The Daou released just a single album, but had some success with the #1 dance hit “Surrender Yourself”. This song comes from that album. The band fell apart after contract problems, and Vanessa Daou went on to further success as a solo dance artist, but the real story has to then-husband Peter Daou.
After a stint as a producer, Peter Daou went into politics, and has become one of the most aggressively partisan voices of the US Democratic Party. He worked with the Kerry campaign in 2004, then joined the Hillary Clinton campaign in 2006. Most recently, he and new wife Leela created the website Verrit, which appears to be about shareable factoid images pushing Democrat talking points, each of which is attached to a short article giving more information and links to sources and supporting data. What Verrit is most known for, however, is going offline three hours after Hillary Clinton tweeted in support of it due to what Daou claimed was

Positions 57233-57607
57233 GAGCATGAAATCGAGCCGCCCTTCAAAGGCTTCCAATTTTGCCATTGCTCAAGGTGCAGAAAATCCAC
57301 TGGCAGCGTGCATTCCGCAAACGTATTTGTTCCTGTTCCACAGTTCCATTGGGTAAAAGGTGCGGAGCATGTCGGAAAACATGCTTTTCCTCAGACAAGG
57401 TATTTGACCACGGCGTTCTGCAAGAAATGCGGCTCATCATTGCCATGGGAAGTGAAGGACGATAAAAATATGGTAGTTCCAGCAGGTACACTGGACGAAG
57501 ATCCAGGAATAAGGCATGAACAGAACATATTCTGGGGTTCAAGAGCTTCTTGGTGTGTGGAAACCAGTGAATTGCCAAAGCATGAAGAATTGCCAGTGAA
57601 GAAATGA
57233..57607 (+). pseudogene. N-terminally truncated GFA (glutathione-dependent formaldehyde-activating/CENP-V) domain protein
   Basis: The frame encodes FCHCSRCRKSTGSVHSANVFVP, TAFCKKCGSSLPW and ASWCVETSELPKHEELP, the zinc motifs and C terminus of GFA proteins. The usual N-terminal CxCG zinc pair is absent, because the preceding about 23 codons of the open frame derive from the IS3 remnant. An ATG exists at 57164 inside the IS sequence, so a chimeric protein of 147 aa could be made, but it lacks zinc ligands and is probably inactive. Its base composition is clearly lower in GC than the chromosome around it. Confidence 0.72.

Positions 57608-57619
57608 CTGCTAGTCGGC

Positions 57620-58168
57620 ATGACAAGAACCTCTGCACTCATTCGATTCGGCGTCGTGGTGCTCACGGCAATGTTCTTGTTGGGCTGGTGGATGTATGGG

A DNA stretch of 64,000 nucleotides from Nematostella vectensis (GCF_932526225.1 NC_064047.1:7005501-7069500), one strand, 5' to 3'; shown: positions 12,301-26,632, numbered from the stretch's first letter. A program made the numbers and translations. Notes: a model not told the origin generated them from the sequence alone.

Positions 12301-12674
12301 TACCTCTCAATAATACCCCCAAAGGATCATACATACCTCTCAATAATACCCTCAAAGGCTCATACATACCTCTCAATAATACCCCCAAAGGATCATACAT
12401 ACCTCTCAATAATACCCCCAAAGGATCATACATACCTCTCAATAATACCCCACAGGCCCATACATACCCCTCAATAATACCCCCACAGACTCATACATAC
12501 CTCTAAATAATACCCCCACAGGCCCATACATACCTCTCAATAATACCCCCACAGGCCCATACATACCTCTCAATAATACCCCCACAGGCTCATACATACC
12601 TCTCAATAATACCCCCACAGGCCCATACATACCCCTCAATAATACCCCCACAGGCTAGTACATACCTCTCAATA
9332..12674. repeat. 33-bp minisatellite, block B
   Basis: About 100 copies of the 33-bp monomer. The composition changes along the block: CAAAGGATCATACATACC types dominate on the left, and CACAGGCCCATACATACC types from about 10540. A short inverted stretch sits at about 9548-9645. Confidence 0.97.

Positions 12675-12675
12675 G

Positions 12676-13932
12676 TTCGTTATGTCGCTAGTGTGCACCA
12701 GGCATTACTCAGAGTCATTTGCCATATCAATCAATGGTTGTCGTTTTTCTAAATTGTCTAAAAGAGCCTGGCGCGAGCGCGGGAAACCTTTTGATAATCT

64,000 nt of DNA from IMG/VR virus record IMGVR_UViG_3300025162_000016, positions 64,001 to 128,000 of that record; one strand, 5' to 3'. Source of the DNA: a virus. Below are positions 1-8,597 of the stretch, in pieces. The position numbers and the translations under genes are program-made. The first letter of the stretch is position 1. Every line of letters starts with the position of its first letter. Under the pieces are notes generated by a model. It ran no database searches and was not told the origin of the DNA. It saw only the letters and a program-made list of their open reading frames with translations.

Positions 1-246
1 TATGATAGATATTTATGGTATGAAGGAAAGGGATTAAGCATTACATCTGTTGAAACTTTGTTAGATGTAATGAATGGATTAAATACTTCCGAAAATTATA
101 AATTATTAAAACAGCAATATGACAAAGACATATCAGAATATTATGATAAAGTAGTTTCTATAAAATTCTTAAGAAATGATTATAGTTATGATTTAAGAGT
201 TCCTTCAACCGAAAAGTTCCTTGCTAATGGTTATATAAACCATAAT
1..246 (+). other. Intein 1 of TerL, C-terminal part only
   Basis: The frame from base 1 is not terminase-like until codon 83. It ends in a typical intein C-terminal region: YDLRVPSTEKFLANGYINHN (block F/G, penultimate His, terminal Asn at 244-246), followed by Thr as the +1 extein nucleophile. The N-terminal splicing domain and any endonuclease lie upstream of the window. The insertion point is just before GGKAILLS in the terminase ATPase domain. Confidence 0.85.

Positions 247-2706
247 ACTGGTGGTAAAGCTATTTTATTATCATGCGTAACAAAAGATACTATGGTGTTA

significant and sophisticated DDOS attack. But that’s just the tip of the Peter Daou iceberg. I could tell you about the man’s stint with a Christian militia fighting Hezbolla in Lebanon – something you’d more likely associate with a far right-winger… or about the concept album he produced about his aunt-in-law’s sex book where she described an incident where his father tried to coerce her into a blowjob… or about how he claimed to be responsible for creating The Huffington Post. I could go on and on, but really, the man’s story is far too expansive to be covered here.